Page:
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Still Good Advice: Don’t Put All Your Fabs in One Basket

Last week, NEC Electronics America held an open house to showcase their newly expanded and upgraded fab in Roseville, CA. The fab has added an 8-inch line to the already existing 6-inch facility. This is all part of NEC Electronics Multifab™ strategy which was unveiled in February 2006. The Multifab strategy is designed to streamline manufacturing, enhance quality control and ensure a secure product supply by enabling customers to qualify one process at multiple manufacturing facilities. The process that will be ready for production later this year is an exact copy of a process that is already running in NEC Electronics Kyushu and Kumamoto facilities.

The increased capacity and capability is part of NEC Electronics’ plan to become the number one automotive microcontroller supplier by 2010. In addition to adding 0.15-micron, 8-inch wafer capacity, NEC Electronics is increasing resources at development centers in Dallas, Texas and Duesseldorf, Germany.

Semico Spin

Back in 1982, this fab was the first facility built in the U.S. by a Japanese semiconductor company. Once again NEC is bucking the trends by expanding an old fab in the U.S while most IDMs are closing or selling off their more mature fabs.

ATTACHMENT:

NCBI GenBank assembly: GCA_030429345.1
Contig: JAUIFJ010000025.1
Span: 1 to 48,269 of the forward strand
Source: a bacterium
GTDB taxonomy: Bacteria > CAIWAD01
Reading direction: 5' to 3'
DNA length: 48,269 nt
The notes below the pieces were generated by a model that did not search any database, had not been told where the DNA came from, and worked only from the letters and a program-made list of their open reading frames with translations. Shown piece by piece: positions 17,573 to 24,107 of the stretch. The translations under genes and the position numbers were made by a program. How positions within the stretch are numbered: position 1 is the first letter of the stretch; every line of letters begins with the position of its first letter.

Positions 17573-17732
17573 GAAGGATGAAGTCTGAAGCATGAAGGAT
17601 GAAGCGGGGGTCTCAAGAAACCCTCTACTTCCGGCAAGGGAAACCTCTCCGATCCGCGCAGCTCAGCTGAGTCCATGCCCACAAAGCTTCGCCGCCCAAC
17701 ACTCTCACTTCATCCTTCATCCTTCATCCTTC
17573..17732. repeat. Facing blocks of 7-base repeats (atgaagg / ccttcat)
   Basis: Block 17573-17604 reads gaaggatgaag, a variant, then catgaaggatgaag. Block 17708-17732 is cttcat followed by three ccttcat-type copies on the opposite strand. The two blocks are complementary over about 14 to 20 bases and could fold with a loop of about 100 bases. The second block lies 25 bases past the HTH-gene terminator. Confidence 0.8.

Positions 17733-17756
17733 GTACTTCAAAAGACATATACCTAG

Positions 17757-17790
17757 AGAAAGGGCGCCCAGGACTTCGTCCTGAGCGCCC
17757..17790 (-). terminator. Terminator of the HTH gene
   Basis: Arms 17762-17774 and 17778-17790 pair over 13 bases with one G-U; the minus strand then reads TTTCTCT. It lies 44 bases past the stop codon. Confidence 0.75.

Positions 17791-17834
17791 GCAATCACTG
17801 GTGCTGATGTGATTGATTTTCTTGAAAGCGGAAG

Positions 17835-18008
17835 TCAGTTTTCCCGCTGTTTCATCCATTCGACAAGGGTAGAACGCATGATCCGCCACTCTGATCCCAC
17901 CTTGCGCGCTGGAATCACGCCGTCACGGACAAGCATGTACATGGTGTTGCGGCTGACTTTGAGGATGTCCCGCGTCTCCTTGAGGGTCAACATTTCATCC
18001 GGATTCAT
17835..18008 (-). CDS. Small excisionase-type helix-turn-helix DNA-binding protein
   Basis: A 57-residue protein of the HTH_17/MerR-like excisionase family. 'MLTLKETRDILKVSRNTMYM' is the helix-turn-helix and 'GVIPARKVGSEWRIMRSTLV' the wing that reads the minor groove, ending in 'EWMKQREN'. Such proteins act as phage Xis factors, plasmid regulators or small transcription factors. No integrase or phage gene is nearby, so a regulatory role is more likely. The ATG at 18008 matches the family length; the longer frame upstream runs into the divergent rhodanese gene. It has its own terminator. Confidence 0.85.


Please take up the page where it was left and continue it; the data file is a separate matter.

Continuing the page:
It is interesting to note that NEC Electronics America did not receive any special incentives for the expansion. The company installed used equipment from the NEC Electronics fab in Sagamihara, Japan and supplemented those tools with new equipment necessary to support 0.15-micron production and other test functions. But what a challenge! The company installed 8-inch equipment along side the 6-inch operations while still maintaining 6-inch production.

NEC Electronics Vice President of Manufacturing Operations Gabe Kim, attributes much of the fab success and efficiency to his employees. NEC must be going something right. He’s been at the Roseville fab for 23 years. And our tour guide was a 14-year veteran of the fab. How does NEC keep their talent? The importance of employee was evident all around the fab. There was a baseball diamond outside the gym and exercise room where we were welcomed. And there were pictures of employee "Kaizen Teams" or continuous improvement teams along with recognition pictures lining the walls inside the fab and in the hallways.

During the tour, a very proud employee showed us the Smooth-Flex Cart which was designed by fab employees to move wafers because they couldn’t find any supplier with exactly what they needed. (They plan on installing an 8” transport system in the near future.)

There was mention of the fact that having a U.S. fab was more convenient for European and U.S. customers to visit. I’m sure there was an automotive customer that required multiple manufacturing sites in order to ensure a more reliable source. And of course, the other reason why Roseville was attractive is that the infrastructure already existed.

But doesn’t this prove that manufacturing in the U.S. is still viable? Why can’t we do more of this? Our workforce talent just needs to be utilized in the right way. Is this a management shortfall, not being able to properly apply our workforce talent? If you’d like to see more opinions about this or make a comment yourself please go to the Electronic News Blog and post a comment.

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